John Taylor told of a sister in Liverpool, England, who said to him, “Brother Taylor, I had a very remarkable dream or vision.  I don’t know which, and it went something like this:  I thought that the Saints were gathered together on the Pier Head—and there was a ship about to sail. The people said they were going to Zion, and they were singing what they called the songs of Zion, and rejoicing exceedingly; you were among them, and you were going also.  Now I want to know if you can tell what that means?”  Clearly Zion swells in the hearts of her citizens.

The Saints felt the urge to gather because “the Spirit of the Lord rested upon them, and they could not stay themselves.”  John Taylor told the British Saints, “[When the elders laid their hands] upon your head, among other things you received the Holy Ghost and the spirit of the gathering.  But you did not know what it was that was working in you, like yeast sometimes under certain conditions, producing an influence causing you to come to Zion.  Yet you could not help it.  If you had wanted to help it, you could not while you were living your religion.”

Brigham Young said of the pioneers “the spirit of the Lord was all the time prompting them…They could not do anything else, because God would not let them do anything else.  The brethren and sisters came across the plains because they could not stay; that is the secret of the movement.”

Alma Ash said in 1885, “Whenever I saw another Mormon family emigrate to Zion, it used to cause very peculiar feelings to enter my heart.  And oh, with what joy I pondered upon the gathering. The possibility of our family emigrating to Zion in the near future would give me the greatest joy.  Indeed, I know of nothing which brought so much joy to my young heart as to talk about going to the Salt Lake valley. Many times we young Mormon exiles played “Going to the valley” by constructing a train and a ship and the like, of chairs and tables.  Then we would imagine we were traveling along.”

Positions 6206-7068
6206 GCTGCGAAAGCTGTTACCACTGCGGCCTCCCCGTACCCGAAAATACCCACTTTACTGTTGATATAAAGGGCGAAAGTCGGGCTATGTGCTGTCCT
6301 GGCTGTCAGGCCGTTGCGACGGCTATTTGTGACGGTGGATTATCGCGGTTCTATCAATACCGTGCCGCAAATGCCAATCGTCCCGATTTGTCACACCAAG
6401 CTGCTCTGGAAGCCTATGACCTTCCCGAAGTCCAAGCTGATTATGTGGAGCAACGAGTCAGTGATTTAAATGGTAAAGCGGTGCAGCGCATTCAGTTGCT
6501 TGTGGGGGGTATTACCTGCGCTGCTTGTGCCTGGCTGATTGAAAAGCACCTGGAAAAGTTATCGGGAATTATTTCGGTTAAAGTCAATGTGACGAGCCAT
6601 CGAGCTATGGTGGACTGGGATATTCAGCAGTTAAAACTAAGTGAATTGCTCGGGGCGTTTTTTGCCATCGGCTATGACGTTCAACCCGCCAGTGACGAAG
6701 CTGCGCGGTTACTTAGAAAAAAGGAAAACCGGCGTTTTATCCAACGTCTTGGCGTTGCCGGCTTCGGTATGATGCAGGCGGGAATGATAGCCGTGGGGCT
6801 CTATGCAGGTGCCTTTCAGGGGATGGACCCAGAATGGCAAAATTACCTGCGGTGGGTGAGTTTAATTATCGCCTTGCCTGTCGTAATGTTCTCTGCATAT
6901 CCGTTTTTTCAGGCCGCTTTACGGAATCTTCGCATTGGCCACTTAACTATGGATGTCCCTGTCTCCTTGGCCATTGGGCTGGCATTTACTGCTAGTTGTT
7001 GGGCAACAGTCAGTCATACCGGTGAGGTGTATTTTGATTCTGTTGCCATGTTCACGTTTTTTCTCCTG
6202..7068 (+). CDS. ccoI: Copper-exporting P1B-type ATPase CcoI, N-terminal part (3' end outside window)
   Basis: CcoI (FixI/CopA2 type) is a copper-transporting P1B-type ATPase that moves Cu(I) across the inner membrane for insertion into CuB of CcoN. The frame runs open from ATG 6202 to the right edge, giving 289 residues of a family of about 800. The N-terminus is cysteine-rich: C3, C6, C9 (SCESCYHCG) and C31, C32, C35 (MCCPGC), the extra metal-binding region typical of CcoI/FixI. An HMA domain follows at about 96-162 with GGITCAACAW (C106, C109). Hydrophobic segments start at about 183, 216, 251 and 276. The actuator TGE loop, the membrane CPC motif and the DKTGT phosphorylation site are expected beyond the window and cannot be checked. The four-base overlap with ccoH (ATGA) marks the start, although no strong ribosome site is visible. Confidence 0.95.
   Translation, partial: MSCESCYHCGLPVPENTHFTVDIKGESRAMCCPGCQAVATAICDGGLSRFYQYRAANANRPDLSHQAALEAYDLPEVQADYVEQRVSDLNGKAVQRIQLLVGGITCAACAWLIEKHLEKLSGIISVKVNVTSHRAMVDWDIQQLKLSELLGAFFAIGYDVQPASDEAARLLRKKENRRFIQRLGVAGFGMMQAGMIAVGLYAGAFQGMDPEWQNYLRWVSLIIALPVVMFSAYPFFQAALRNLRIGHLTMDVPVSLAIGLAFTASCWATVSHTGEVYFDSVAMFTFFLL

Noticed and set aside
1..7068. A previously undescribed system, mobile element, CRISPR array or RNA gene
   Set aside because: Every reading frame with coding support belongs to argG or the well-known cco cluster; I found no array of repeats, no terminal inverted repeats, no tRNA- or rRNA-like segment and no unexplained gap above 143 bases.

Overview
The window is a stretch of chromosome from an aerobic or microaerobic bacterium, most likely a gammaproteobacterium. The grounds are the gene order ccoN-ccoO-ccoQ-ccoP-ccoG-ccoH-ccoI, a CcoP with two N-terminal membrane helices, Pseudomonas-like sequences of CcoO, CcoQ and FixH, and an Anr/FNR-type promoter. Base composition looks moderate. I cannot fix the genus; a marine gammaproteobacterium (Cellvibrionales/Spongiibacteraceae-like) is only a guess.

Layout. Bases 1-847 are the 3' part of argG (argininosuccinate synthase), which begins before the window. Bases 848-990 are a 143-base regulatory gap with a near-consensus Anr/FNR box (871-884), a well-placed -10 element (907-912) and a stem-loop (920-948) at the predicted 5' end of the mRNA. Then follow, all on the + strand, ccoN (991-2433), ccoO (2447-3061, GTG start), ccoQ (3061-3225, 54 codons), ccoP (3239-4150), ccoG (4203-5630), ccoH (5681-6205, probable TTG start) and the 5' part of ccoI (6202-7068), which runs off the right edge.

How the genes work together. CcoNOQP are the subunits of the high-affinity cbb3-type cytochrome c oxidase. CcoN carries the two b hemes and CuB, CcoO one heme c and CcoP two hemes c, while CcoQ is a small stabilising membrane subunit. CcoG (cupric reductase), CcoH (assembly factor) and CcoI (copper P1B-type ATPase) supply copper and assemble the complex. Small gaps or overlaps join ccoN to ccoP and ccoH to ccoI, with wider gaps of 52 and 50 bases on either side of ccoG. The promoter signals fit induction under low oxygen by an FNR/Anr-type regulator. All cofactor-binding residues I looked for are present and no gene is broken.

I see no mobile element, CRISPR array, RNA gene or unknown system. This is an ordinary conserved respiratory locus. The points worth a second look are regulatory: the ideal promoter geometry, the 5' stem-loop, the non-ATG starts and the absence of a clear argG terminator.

Though that silent, inner stirring is sometimes unnamed, the spiritual inclined feel a longing, almost a memory, of a former, better state, and they wish to regain it.  Zion is the answer to that longing, designed on God’s principles, where every institution and relationship promotes joy. It is a place of beauty, whose standard in all things is a light to the world.  It is a place of peace and unity, where the false pride, follies and selfishness of the world are forgotten. The buildings, walls, streets and gates, the throngs in shining robes are not the essence of Zion. When all else is stripped away, Zion is the pure in heart.

Those who wanted to build Zion, then had to begin by looking to their own hearts. “We are trying to be in the image of those who live in heaven:  we are trying to pattern after them…to walk and talk like them, to deal like them, and build up the kingdom of heaven as they have done,” said Brigham Young.  Yet it is hard for those who have so long lived in the world, immersed in Babylon, to envision Zion:  hard to be a Zion people when one cannot yet conceive it, can only catch glimpses of its beauty from a distant shore.

Thus, a pattern emerges in the scriptures.  Those who would go to the promised land, those who are longing for Zion, must first learn its principles in the wilderness journey.

It is a difficult journey whose tests are to be endured, a necessary labor to be performed in order to find the safety and joy of the promised land.  The children of Israel trudged through the desert for forth years. Nehi and his family trekked the most foreboding desert of the world. At some future time, there will be another coming out of Babylon, which is the world, to build Zion.  In every case the promised land is reached only after the tedious and difficult journey, and the heart is transformed in the process.

Priorities become clear to converts who shed every precious keepsake along the trail, who dragged on when their bodies cried out in utter exhaustion. They came to know and pave the Lord when human strength was gone and He was there to compensate, when their faith, like gold seven times purified. they learned to give freely to each other and bear one another’s burdens in the furnace of affliction. These are Zion lessons that the world cannot offer.

Brigham Young, who said he had Zion constantly in his view, put it simply: “I want hard times, so that every person that does not wish to stay, for the sake of religion will leave.” Zion could not be built by those who would come on false pretenses. Though it didn’t always succeed, the trail was to strip Babylon from the heart of one who wanted to build Zion.

So they came from Vermont and Kentucky, from England and Wales, came in a growing swell to build their beloved Zion and then be driven from it again. Finally, weary of being a driven people, they sought refuge in the mountains in an arid valley that nobody else wanted and formed a city called Great Salt Lake. By some estimates, nearly seventy thousand people brought rickety wagons and carts and tramped those plains; six thousand of them died along the way, their dreams of Zion buried in a trailside grave.

For the rest it was “Carry on, carry on”—and they did, leaving a legacy that burns in every Mormon heart.

This is an excerpt from The Gathering by Scot and Maurine Proctor.